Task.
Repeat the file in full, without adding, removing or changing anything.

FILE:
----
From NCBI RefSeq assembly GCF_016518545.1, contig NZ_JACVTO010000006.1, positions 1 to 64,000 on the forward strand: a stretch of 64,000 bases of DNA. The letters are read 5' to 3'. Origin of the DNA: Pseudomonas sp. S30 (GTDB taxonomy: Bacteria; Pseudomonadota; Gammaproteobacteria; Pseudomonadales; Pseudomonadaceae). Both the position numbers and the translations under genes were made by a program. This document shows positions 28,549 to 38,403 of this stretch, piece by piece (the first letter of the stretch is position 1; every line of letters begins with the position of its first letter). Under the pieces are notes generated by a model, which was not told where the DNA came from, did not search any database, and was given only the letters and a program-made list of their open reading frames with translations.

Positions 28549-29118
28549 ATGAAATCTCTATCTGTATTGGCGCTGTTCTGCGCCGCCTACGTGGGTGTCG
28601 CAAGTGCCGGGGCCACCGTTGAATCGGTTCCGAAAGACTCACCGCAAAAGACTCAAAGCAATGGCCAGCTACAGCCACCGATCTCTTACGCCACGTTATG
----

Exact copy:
From NCBI RefSeq assembly GCF_016518545.1, contig NZ_JACVTO010000006.1, positions 1 to 64,000 on the forward strand: a stretch of 64,000 bases of DNA. The letters are read 5' to 3'. Origin of the DNA: Pseudomonas sp. S30 (GTDB taxonomy: Bacteria; Pseudomonadota; Gammaproteobacteria; Pseudomonadales; Pseudomonadaceae). Both the position numbers and the translations under genes were made by a program. This document shows positions 28,549 to 38,403 of this stretch, piece by piece (the first letter of the stretch is position 1; every line of letters begins with the position of its first letter). Under the pieces are notes generated by a model, which was not told where the DNA came from, did not search any database, and was given only the letters and a program-made list of their open reading frames with translations.

Positions 28549-29118
28549 ATGAAATCTCTATCTGTATTGGCGCTGTTCTGCGCCGCCTACGTGGGTGTCG
28601 CAAGTGCCGGGGCCACCGTTGAATCGGTTCCGAAAGACTCACCGCAAAAGACTCAAAGCAATGGCCAGCTACAGCCACCGATCTCTTACGCCACGTTATG